African countries have stopped fighting. War and civil strife have declined dramatically. Perennial hotspots such as Angola, Chad, Eritrea, Liberia and Sierra Leone are quiet, leaving millions better off, and even Congo, Somalia and Sudan are much less violent than they used to be. P

arts of Mali were seized by Islamists last year, and then liberated by French troops in January, though unrest continues. The number of coups, which averaged 20 per decade between 1960-90 has fallen to an average of 10.

 

Leap backward

 

Surprisingly, despite all the development shown above, it is reported that all 25 countries that rank lowest in terms of human development are African. Africa also finds itself on the losing side of globalisation, lacking both skills and infrastructure to attract the multinational corporations that drive it. 

The strategy employed by most African countries from escaping this decline is to depend heavily on western aid or assistance, a trend that impoverished Africa more and slowed economic growth, according to Dambisa Moyo, a Zambian economist, in an article titled “Why Foreign Aid is Hurting Africa”.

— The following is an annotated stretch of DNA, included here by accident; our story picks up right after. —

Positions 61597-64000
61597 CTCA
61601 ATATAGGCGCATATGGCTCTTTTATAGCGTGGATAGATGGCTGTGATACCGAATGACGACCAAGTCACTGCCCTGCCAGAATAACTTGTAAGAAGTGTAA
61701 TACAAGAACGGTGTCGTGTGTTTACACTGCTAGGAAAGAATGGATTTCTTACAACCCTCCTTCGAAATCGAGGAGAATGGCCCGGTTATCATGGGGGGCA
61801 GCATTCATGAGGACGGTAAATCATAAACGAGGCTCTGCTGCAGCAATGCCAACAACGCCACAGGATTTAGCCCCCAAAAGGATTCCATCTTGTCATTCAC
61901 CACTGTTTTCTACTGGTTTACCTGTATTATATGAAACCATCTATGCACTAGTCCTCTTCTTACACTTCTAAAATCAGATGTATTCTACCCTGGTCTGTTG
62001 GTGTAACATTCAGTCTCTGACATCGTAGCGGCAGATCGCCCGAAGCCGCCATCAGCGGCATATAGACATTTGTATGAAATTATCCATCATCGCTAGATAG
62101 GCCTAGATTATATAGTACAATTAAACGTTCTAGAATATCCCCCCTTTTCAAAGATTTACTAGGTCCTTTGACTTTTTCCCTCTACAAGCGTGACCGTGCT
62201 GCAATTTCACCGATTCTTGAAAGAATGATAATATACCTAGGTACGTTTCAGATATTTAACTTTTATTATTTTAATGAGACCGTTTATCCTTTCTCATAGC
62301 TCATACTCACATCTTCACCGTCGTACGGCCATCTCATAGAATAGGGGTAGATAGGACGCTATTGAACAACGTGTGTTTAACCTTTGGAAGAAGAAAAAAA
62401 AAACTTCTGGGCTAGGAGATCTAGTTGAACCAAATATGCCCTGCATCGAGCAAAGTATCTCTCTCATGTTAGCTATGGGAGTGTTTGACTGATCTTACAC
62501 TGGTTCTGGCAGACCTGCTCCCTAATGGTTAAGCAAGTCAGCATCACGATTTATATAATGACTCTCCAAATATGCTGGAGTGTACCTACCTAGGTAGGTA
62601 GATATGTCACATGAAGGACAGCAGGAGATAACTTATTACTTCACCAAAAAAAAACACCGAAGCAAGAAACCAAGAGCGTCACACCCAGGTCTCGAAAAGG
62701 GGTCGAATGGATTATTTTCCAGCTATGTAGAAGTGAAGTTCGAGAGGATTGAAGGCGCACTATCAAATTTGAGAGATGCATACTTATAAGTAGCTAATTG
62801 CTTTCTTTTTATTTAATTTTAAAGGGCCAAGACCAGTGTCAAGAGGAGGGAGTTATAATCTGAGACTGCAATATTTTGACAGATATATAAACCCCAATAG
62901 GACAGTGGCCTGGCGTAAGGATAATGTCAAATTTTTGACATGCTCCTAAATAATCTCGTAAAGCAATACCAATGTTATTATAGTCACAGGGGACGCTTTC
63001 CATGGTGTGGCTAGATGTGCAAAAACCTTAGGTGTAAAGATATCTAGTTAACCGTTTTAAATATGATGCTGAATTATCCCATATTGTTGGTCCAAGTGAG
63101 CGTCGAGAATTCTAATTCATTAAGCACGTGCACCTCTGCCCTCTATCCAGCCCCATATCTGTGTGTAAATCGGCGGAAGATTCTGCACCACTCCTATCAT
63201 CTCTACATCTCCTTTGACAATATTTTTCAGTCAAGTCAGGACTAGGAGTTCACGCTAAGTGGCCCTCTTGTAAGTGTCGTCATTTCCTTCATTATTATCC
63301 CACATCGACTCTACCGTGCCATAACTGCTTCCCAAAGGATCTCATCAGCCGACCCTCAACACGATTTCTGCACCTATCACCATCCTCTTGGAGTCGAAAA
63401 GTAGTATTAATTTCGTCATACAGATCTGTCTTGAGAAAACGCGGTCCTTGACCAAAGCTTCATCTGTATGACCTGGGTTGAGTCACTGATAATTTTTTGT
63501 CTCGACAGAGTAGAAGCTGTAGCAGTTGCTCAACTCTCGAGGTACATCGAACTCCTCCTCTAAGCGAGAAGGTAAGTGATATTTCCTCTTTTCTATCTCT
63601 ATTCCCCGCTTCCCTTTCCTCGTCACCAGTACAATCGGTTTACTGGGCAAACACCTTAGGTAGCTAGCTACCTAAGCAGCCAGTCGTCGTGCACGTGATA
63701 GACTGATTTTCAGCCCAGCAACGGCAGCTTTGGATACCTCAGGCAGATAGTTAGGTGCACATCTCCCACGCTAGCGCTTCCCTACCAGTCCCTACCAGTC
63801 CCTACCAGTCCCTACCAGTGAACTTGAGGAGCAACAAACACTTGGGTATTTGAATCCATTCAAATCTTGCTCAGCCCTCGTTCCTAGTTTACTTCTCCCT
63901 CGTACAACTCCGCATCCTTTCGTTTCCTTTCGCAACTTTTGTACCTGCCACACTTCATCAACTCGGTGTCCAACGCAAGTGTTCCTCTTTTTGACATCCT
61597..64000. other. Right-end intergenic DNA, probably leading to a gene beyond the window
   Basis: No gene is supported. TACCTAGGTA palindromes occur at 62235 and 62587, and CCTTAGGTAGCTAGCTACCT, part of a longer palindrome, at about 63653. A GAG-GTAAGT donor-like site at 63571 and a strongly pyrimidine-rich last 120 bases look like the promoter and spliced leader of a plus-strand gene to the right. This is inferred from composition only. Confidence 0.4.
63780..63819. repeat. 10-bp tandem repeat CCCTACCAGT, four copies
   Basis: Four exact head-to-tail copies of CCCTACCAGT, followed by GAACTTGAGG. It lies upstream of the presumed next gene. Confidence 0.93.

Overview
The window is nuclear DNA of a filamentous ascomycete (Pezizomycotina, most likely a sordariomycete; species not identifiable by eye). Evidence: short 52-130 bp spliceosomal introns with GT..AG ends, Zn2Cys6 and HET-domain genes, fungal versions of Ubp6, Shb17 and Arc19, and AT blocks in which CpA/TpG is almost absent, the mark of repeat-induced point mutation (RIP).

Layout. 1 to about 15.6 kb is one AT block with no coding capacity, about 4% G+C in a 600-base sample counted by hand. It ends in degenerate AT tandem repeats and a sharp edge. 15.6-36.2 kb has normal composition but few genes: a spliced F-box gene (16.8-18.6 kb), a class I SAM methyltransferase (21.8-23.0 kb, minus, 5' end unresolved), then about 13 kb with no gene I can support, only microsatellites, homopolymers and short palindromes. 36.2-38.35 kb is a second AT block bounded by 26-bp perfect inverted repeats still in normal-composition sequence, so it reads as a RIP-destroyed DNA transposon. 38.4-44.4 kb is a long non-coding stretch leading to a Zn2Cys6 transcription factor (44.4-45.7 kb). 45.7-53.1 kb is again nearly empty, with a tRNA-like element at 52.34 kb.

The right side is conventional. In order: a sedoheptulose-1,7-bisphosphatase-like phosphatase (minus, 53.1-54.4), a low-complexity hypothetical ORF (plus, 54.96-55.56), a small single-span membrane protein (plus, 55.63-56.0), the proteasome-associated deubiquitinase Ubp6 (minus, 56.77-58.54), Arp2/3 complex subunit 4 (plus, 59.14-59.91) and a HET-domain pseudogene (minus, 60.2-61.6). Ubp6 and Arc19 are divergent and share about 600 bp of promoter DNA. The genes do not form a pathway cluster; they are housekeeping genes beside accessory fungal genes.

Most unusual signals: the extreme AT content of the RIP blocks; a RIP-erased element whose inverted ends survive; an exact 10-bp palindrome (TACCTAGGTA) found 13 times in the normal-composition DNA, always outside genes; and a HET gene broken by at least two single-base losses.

She argues that the insidious aid culture has left African countries more debt laden, more inflation prone, more vulnerable to the vagaries of the currency markets and more unattractive to higher quality investment. It also increases the risk of civil conflicts and unrest. The aid is most often misused, breeds corruption, keeps inefficient or bad governments in power and shifts govern accountability from the electorate to donors. Moyo argues that while charity based aid might help after a disaster, it cannot be a platform for a long term sustainable growth.

 

Leadership and governance

 

Africa’s future can completely be changed. The continent's biggest handicap is lack of good leadership and governance. African leadership from colonial times has alienated itself from its people.  The leadership should change and take advantage of the structures in place. Africa should be strategic, embrace modern technology, modern thinking and positive change of mind set. Development depends on the history of a country; country expectations; economic and non-economic values; incentives; attitudes; and beliefs. Africa should advance its national interests more before it embraces global interests. ‑ The African Executive

•  Khamis Mkanachi is a lecturer at the University of Dodoma, Tanzania.

December 2013